You might not consider disease to be a national security issue, but that depends on how you define national security.
A ‘disease’, by the way, is a disorder of structure or function in a human, animal or plant, especially one that produces specific symptoms.
In the past, strategists considered ‘national security’ to be about the survival of the nation-state, but these days it’s considered more broadly to be about the wellbeing of the nation-state.
So national security is not just about protection from threats posed by state and non-state actors, it can also include protection from infectious diseases and other health problems that can threaten a nation’s economic vitality and way of life.
The COVID-19 pandemic (‘pandemic’ meaning worldwide spread of a new disease) is the most obvious recent threat candidate because of its enormous impact.
A pandemic can become heavily politicised when it appears to have originated in a country that’s less affected by it than its major economic and strategic competitors. In the case of the COVID-19 virus, it’s thought to have originated in China, but was quickly and efficiently contained there, while its spread has had some of its most catastrophic impacts on China’s main competitor, the US.
Despite former president Donald Trump’s suggestion of nefarious intent by China, deliberately spreading a virus would be problematic given its unpredictability and likely spread to non-targeted populations. By contrast, for military use, a bacterium like anthrax could be launched into an enemy area then neutralised by the attacker’s advancing forces.
COVID-19 is in the process of being contained, but viruses will continue to challenge us. A medical doctor friend recently told me she nearly died two years ago from viral pneumonia. It was a reminder that viruses normally kill more Australians every year than Covid-19 has managed to do over the past 12 months.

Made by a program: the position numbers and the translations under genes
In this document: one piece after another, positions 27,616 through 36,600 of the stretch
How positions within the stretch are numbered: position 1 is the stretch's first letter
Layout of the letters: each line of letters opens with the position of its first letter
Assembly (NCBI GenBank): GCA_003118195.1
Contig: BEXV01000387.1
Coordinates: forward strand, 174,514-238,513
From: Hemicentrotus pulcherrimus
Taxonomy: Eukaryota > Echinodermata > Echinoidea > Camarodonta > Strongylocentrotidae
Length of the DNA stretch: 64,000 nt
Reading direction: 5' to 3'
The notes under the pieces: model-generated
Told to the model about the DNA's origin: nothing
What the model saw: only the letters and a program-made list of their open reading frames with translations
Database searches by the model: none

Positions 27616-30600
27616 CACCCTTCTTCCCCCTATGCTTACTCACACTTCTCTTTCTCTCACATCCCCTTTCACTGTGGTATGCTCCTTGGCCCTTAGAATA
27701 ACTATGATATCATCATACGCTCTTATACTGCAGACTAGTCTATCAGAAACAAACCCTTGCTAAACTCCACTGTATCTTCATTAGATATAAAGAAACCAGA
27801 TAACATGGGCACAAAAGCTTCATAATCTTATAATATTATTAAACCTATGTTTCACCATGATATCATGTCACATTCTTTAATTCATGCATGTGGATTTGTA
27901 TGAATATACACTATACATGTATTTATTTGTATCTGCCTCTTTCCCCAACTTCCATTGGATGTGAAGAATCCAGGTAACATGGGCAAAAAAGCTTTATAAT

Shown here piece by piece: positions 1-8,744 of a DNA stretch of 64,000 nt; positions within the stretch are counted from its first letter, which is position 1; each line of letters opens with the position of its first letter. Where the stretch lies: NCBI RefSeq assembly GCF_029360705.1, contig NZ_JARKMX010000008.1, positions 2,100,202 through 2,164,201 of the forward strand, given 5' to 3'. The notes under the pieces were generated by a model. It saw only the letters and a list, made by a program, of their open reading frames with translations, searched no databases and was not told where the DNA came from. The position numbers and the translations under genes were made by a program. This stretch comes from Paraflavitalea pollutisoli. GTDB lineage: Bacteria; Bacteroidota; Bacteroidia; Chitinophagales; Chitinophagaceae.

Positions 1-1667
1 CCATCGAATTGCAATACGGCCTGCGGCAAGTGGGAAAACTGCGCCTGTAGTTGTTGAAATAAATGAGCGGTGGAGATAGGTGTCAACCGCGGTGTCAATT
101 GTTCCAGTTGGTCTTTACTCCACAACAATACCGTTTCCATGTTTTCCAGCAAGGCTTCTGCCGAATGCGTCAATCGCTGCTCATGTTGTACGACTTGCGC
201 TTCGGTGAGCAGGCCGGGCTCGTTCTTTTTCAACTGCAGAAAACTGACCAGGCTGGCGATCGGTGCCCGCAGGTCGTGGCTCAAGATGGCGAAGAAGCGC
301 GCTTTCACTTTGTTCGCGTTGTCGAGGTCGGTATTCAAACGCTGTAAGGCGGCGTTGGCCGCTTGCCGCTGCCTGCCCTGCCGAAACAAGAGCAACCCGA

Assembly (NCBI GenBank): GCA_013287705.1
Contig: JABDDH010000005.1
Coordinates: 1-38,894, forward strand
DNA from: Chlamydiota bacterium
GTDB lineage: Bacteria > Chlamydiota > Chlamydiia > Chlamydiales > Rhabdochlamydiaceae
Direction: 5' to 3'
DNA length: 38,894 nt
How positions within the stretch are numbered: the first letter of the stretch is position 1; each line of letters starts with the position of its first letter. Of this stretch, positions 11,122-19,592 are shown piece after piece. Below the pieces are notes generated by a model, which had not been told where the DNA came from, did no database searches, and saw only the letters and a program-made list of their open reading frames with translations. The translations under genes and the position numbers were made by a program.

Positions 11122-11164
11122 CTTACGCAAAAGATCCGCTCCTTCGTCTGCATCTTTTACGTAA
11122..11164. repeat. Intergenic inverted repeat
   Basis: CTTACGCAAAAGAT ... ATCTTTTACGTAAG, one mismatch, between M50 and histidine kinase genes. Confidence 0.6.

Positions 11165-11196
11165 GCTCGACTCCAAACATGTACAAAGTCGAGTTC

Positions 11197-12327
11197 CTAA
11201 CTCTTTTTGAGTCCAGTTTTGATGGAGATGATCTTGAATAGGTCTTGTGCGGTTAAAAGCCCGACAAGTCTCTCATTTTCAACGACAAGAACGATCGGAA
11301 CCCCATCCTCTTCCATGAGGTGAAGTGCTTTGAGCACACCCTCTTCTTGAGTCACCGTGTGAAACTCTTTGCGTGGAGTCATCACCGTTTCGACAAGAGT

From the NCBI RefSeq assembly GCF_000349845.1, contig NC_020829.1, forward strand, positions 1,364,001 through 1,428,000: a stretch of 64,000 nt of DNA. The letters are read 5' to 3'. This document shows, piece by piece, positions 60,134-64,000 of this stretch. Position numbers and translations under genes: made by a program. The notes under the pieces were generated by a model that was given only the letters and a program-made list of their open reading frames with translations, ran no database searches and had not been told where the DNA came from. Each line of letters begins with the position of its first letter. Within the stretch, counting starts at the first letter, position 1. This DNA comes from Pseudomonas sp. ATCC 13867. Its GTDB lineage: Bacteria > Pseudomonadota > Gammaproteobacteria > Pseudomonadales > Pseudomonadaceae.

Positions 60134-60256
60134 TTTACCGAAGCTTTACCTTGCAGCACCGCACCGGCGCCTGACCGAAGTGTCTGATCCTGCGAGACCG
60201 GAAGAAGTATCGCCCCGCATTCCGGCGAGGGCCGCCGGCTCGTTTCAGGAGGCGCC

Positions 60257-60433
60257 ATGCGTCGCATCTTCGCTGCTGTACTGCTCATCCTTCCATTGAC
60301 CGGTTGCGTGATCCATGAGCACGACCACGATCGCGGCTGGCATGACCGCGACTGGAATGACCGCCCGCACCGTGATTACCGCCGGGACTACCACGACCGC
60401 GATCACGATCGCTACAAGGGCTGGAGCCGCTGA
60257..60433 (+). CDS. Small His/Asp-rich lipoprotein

COVID-19 had up until yesterday killed 910 Australians, of whom 820 were in Victoria and 54 in New South Wales. There have been 13 deaths in Tasmania and the other states and territories all have death tolls in single figures.
It’s hard to come by data on the number of virus-related deaths in Australia pre-COVID, other than those related to influenza and pneumonia. In 2010 there were 2,373 deaths, in 2014, 2,879 deaths and in 2019, 4,124 deaths.
Naturally occurring viruses can be more efficient killers than conflicts. Going back to the Spanish Flu, it killed around 15,000 Australians in 1919 alone; for comparison, 62,000 Australians died during World War I.
The seasonal flu is caused by the influenza virus. Flu viruses evolve freshly somewhere in East or Southeast Asia every year, spreading around the world over the next nine months before dying out. No particular country is the continual source of influenza viruses.
There are many different strains, and they can change every year. It’s different from the common cold. Many cold sufferers take time off work citing ‘flu’ as the reason, but influenza is a far more serious disease than the common cold. It can lead to bronchitis, croup, pneumonia, ear infections, heart and other organ damage, brain inflammation, brain damage and death.